Oh well, there's no question. I called the head of the History Department, or the acting head and former head, and told him [about the library proposal]. He said, "Well, as a historian I suppose I should be for this but I can't stand that…" I think he used a profane word but since I'm not absolutely certain he did, I won't put it in this record. Obviously, he was saying my professional standards are in conflict with my personal emotions. He said that as a historian, "I suppose I should be for it." It turned out that he wasn't for it so the personal emotions overrode the professional judgment. He was the person that took credit for mobilizing the forces to kill the—as a young professor—to kill the Nixon honorary degree. He took great pride in telling of his part in that, as perhaps he should have. In any event, this was a different question though some of them saw it as a question of rehabilitating Nixon at our expense. I didn't see it that way.
BRENT GLASS:
Clearly you weren't political allies with Nixon…
TERRY SANFORD:
Oh, well, it had nothing to do with politics on my part, or redeeming Nixon, or anything else because I was the only person on this campus who had participated nationally in two campaigns against him. But that's gone and past, and the University's no worse off. I think that the academic research world is worse off. The public, essentially, I suppose, benefits from that kind of research.
BRENT GLASS:
There's a certain irony that the most…
TERRY SANFORD:
Well, the truth of the matter is that perhaps not having those papers readily available has permitted the rehabilitation of Richard Nixon to proceed with more dispatch.
BRENT GLASS:
With less scrutiny.
TERRY SANFORD:
Well, I happen to think that the way it's come out with Mr. Nixon reestablishing his credibility is something that ought to be admired. You know, a great many people would have long since given up, committed suicide, died, or whatever but he stuck in there. He continued to do things, project things that improved his standing and image, and the truth of the matter was that he always was a highly intelligent and able person. He had those personal flaws of insecurity and whatever else went with it—a lack of judgment in some, what might be called moral issues. That is, a level of what was shady and what was not shady. Though he was by no means a crook as he said he wasn't, and he wasn't. But he exercised such very bad judgment, and he paid the penalty, and while we wouldn't have had anything to do with the rehabilitation, we would have those papers available. So yes, I would say that we should have done it, but it didn't hurt the University that we didn't.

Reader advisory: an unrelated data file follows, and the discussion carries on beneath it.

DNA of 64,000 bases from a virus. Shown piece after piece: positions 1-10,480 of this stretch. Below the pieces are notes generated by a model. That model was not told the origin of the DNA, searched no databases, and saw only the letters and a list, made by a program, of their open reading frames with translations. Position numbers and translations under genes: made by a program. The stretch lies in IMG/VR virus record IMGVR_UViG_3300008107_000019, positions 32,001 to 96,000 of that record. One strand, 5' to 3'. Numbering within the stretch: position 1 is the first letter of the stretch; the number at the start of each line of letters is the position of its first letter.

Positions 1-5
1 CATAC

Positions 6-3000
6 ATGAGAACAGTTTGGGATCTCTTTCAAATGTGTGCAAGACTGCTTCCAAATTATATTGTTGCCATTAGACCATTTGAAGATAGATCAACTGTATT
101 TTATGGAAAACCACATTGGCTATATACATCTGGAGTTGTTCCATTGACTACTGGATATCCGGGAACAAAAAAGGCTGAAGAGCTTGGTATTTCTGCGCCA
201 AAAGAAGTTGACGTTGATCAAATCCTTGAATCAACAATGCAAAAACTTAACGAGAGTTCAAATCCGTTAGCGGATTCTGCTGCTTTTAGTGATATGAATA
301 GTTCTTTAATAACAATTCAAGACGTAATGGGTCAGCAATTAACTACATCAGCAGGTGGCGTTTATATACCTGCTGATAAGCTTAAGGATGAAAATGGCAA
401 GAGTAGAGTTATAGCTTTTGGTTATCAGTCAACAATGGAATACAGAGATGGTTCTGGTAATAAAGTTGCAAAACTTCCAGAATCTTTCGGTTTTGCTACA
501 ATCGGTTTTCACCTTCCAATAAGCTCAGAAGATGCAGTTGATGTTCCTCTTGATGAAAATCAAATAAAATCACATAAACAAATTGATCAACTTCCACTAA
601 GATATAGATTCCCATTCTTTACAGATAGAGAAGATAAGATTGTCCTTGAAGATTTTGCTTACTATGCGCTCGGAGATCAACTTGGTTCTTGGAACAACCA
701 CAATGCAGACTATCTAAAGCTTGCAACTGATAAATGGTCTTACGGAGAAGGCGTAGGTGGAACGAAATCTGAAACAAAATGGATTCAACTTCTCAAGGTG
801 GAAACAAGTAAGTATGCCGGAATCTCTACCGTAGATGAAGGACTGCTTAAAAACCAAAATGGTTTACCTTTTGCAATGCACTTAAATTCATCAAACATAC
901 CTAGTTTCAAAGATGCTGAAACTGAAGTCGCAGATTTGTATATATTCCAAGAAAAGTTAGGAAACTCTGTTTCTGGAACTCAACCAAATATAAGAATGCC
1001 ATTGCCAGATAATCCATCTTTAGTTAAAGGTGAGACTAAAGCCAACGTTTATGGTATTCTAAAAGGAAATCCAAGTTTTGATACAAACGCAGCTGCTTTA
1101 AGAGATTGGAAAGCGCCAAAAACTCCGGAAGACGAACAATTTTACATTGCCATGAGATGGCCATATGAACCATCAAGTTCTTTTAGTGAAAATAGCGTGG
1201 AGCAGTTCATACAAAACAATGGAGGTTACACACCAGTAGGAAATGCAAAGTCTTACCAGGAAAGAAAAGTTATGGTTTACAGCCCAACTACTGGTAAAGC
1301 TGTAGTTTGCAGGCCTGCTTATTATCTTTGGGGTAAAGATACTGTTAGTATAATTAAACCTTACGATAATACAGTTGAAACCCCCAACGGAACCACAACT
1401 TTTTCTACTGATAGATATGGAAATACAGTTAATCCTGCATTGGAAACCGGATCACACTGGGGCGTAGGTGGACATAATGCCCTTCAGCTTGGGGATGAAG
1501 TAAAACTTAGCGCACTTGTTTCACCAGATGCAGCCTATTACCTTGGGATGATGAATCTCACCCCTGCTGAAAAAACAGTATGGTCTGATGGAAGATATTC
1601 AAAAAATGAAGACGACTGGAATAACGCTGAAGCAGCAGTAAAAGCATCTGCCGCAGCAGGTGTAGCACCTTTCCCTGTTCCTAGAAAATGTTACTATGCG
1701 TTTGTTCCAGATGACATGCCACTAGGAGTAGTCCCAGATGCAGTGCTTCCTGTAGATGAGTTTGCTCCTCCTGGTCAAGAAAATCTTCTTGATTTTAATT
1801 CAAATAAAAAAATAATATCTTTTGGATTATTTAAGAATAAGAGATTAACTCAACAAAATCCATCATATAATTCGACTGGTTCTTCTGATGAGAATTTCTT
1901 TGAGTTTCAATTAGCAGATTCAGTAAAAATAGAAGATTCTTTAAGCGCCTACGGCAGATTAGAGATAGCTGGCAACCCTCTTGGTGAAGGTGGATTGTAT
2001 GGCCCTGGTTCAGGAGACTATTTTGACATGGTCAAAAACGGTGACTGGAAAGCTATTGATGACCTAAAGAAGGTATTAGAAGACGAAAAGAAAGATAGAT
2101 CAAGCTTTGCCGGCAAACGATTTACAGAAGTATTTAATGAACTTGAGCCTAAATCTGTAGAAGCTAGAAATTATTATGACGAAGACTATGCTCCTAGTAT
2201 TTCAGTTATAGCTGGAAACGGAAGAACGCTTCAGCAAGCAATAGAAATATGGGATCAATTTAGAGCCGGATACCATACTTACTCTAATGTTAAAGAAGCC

BRENT GLASS:
A certain irony that some of the greatest opposition came from the department of history where the archives would have served many historians.
TERRY SANFORD:
Oh, well, the center of the opposition was the History Department. I think it had more to do with the fact that these people happened to be there. They just as soon could have been in any other department.
BRENT GLASS:
Can you access the relationship…
TERRY SANFORD:
Well, let me hasten to say, since this might fall to somebody else's eye someday, it wasn't just the History Department, of course. They got a rather long list of people to sign the petition saying they were opposed to it. It spread across the University. There were equally as many, and perhaps more, that thought we ought to have it.